The origin of the conflict between Lindo and her daughter does back to China when Lindo was destined to marry Tyan-yu, a neighbor's son. She tries to protect her daughter from life grievances and problems but creates "a wall" between Waverly and herself. Thesis Generation differences influence values, beliefs and communication styles of Lindo and her daughter Waverly, but both of them stick to unique cultural traditions and values of the native land.
The cause of the conflict between Lindo and Waverly is the difference between American values and old traditions followed by Chinese people and Lindo, and Waverly, influenced by the American life style. The first conflict takes place when Waverly brings her fianc Rich to dinner at home, she is afraid that her pedants would not accept his styles and values: "I couldn't save him" (177), claims Waverly when she notices his mistakes. In Chinese families, it is not acceptable to: drink too much of the wine; help himself with food before anyone else has had a bite; answer politely. In contrast to her mother, Waverly accepts American style of life and traditions, but she knows that her pedants will reject Rich. Lindo opposes views and lifestyle of her daughter, criticizes her fiance and his American values and behavior patterns. In Double Face, Waverly states:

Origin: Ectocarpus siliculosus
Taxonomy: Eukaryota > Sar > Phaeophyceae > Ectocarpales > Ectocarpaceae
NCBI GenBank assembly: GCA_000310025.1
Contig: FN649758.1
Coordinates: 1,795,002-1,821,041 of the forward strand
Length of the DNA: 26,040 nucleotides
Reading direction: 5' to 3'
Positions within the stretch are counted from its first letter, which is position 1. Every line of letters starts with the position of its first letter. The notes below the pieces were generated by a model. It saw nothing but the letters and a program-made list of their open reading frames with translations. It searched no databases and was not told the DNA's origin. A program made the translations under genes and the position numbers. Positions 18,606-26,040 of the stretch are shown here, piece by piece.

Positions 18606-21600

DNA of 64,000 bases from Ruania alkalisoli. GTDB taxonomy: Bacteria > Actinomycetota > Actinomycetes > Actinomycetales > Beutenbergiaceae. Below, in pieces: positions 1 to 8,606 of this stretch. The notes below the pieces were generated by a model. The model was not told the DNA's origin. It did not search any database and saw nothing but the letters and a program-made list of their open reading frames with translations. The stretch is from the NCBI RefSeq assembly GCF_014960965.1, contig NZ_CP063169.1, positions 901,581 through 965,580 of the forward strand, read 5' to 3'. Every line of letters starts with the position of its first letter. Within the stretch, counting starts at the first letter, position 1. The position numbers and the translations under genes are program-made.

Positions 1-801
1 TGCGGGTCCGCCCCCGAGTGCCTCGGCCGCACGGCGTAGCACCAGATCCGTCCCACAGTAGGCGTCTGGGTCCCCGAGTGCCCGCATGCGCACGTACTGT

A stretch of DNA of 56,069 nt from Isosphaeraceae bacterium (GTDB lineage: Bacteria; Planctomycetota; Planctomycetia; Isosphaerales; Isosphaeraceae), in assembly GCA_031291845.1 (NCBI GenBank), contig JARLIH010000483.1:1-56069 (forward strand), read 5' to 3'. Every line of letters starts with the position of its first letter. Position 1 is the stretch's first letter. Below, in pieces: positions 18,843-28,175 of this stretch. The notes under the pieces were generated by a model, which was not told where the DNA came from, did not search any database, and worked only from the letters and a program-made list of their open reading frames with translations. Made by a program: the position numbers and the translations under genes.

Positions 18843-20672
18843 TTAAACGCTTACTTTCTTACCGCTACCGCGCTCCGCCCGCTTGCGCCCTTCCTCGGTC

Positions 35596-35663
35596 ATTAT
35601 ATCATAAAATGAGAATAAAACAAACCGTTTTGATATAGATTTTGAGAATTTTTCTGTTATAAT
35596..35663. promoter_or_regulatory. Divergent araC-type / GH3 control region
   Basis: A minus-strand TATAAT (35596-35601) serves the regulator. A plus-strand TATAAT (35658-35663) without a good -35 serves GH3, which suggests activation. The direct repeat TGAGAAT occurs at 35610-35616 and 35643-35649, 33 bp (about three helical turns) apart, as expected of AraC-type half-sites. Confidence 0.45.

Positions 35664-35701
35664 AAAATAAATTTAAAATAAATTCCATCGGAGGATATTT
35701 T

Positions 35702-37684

And now I have to fight back my feelings. These two faces, I think, so much the same! The same happiness, the same sadness, the same good fortune, the same faults.
I am seeing myself and my mother, back in China, when I was a young girl (49).
Waverly fears that Lindo's criticism can ruin her relationship with Rich. Addressing stories to her daughter, Lindo remains aware that her words are falling on indifferent ears; thus she perseveres, hoping that a fragment of thought or a word will influence her daughter. "It's too late to change you," Lindo says to Waverly, adding that the only reason for the advice is concern. for Waverly's child who might grow to adulthood knowing nothing of her double cultural heritage (49). In contrast to Waverly, Lindo's stories are retrieved from memories and offered to the daughter as gifts and lessons.
The second cause of the generation gap is based on personal differences and different values of Lindo and Waverly. In contrast to her mother, Waverly tries to build her own self-identity and develop her unique skills and knowledge. Pride represents Lindo's attempt to live through her daughter, Waverly denying that Waverly has a unique identity and a sense of personal individual achievement. As Waverly grow to womanhood, she understands that at every turn she is reminded of failure to live up to her mother's expectations. Lindo view herself as powerless against the engulfing American culture that has estranged her life and values of her family from the Chinese traditions and culture. In contrast to Lindo, Waverly was a happy child: she becomes famous as "Chinatown's Littlest Chinese Chess Champion." As an adult, Waverly is a tax lawyer and the mother of four-year-old Shoshana--and she is loved by kind, romantic Rich Schields. Yet Waverly is unhappy: she fears Lindo's critical commentaries and remarks about problems and issues of great importance.